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If you experience problems from diverticular disease, your surgeon may recommend a sigmoid colectomy to remove part of your bowel.
Diverticular disease is the name given to a condition where bulges form in the lining of the colon (large bowel). It is more common with older people, affecting six in 10 people who are over 70. Most people with diverticular disease have few, if any, symptoms, and won’t need surgery. Some, however, will experience problems (see symptoms, below) and their surgeon will recommend a sigmoid colectomy to remove part of their bowel.
This disease is probably caused by years of not having enough fibre in the diet. As the bowel tries to squeeze a relatively small amount of solid matter towards the back passage, pressure causes the wall of the bowel to weaken, causing bulges (diverticulae) of the lining of the bowel through the muscle wall.
Diverticular disease can cause pain in the lower left side of the abdomen. The openings of the diverticulae are small and so can become blocked, leading to infection and inflammation. You may have:
Your surgeon will discuss with you the suitability of surgery. If the affected part of your bowel is removed, these symptoms should disappear. If you don’t have the operation your symptoms will probably continue and may get worse.
Possible alternatives are:
You need to make sure you empty your bowels beforehand – you may be given medicine to help you do this the day before the operation.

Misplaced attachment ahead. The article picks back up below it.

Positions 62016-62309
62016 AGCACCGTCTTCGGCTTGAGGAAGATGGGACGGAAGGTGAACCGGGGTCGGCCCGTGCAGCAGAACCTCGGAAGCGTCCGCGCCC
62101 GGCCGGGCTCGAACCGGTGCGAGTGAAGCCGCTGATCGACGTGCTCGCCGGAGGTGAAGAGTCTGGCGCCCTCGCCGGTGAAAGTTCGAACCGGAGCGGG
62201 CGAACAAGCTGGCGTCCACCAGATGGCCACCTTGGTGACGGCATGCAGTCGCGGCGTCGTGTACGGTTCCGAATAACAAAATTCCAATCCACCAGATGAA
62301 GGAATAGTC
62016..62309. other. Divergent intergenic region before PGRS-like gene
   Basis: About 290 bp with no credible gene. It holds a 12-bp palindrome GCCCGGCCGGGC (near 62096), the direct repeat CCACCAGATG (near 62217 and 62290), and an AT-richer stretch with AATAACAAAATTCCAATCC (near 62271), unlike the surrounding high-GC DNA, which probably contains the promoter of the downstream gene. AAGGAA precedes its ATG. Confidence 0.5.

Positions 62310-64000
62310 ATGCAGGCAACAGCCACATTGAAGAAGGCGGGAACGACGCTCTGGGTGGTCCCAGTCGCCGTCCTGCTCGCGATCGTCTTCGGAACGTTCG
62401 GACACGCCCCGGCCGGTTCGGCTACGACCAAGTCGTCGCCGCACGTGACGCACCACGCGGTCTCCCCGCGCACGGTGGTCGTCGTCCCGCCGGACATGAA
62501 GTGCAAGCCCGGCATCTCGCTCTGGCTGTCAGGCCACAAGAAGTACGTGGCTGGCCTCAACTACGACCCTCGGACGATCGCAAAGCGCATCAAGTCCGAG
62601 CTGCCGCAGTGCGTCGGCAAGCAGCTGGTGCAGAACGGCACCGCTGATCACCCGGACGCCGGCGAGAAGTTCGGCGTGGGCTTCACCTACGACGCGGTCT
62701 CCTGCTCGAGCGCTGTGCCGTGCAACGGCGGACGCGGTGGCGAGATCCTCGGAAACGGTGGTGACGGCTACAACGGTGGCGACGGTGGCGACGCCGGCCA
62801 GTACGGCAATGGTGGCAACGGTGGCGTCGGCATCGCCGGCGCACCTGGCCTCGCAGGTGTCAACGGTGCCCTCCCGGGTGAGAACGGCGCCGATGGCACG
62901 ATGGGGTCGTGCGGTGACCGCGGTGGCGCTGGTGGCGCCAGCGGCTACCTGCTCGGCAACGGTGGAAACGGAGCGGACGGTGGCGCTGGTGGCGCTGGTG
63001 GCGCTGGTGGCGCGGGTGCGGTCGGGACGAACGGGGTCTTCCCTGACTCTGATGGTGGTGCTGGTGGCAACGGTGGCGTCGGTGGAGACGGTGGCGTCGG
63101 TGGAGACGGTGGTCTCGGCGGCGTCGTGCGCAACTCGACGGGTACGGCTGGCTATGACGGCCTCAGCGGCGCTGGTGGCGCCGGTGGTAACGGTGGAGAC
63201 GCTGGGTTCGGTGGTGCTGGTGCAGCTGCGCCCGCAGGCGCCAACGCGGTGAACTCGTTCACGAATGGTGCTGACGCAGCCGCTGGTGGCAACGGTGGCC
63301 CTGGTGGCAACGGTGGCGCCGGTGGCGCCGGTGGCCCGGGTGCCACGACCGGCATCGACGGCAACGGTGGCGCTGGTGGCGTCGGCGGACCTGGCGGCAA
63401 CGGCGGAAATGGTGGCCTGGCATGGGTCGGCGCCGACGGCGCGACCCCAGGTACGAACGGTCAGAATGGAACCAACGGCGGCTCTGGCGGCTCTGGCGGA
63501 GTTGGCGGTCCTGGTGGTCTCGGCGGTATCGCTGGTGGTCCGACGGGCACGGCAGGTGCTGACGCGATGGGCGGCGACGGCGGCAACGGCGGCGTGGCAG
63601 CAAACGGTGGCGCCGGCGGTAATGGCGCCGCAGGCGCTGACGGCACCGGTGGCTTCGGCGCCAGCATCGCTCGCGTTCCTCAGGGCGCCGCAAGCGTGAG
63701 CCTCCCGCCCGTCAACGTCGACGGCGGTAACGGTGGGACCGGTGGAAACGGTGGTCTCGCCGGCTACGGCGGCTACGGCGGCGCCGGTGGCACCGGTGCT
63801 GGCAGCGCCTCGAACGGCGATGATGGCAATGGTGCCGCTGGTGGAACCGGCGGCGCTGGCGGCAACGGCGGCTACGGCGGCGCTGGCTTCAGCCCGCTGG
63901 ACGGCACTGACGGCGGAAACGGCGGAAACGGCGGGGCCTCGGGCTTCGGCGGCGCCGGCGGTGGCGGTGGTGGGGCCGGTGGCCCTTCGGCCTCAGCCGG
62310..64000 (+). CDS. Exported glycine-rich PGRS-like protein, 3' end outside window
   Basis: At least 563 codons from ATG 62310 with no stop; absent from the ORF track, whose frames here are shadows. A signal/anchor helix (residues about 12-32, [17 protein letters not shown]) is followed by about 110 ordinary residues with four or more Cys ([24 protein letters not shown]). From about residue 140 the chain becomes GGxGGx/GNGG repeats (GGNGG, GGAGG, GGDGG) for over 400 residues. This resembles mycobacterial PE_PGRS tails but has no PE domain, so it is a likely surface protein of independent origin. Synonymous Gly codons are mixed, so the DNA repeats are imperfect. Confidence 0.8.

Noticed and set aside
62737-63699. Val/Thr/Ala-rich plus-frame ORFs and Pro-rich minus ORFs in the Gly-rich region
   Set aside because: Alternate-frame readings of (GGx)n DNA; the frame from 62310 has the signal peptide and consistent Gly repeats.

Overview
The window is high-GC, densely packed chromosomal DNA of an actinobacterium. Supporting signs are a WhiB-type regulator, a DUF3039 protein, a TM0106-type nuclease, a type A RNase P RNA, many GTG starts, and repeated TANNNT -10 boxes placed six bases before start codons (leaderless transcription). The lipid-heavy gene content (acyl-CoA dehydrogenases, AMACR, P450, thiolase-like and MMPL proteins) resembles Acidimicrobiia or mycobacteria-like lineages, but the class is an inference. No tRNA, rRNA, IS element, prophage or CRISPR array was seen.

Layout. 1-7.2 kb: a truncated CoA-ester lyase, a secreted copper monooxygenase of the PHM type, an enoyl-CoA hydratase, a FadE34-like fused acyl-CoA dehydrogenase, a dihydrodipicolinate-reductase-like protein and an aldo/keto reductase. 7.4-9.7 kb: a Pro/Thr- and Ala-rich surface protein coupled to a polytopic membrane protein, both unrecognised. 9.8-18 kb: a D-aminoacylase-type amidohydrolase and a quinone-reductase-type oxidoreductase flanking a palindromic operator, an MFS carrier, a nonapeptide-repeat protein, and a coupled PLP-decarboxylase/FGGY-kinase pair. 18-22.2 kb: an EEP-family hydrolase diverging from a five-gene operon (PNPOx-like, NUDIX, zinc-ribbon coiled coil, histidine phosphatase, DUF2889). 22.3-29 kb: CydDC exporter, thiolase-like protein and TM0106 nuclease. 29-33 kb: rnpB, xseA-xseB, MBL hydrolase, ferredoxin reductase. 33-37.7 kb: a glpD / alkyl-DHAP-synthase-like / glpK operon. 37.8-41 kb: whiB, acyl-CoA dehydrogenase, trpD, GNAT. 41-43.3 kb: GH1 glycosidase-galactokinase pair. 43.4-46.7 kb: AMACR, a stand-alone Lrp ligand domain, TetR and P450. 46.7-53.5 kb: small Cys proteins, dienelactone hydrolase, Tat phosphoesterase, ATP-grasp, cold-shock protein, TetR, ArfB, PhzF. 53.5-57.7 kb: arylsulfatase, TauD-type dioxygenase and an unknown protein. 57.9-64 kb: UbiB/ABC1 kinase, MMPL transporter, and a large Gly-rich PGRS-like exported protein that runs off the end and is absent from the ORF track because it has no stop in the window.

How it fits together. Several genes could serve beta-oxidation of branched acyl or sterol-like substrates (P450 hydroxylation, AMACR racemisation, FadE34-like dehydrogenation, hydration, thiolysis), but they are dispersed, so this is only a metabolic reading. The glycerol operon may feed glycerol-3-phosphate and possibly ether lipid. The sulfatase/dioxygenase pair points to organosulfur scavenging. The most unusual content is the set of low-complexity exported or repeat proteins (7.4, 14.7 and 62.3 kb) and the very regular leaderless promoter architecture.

The operation takes around one and a half hours and is performed under general anaesthetic. Your surgeon will make a cut in the abdomen and remove part of the colon. They will usually join the ends of the bowel back together inside the abdomen. Occasionally they will need to make a stoma (opening of the bowel out through the skin) for safety reasons. Finally, the cut will be closed with stitches.
After the operation a drip will be placed in a vein in your arm. A catheter will also be placed in your bladder to help you pass urine.
For more information, and if you have any queries about the procedure, speak to your consultant.
Continue your normal medication unless you are told otherwise.
The following can help make the operation a success:
This is not a definitive list and symptoms will vary with each patient. Please ask your consultant for more information.
It is usual for the bowel to stop working for a few days after the operation. As it starts to work again, you will be given more fluid to drink and you will be allowed to eat food. If you have a temporary stoma the stoma nurse will show you how to change the bag.
You should be able to go home five to seven days after the operation, however your surgeon may recommend you stay at hospital longer. It may take up to three months to fully recover from surgery. Your bowels may be looser than they were before the operation and you may find you need to open your bowels more every day. This is normal and should improve with time. Speak to your consultant if you have any questions.
Sigmoid colectomy for diverticular disease costs are covered by most medical insurance policies, but please check with your insurer first. If you are paying for your own treatment the cost of the operation will be explained and confirmed in writing when you book the operation. Ask the hospital for a quote beforehand, and ensure that this includes the surgeon’s fee, the anaesthetist’s fee and the hospital charge for your procedure.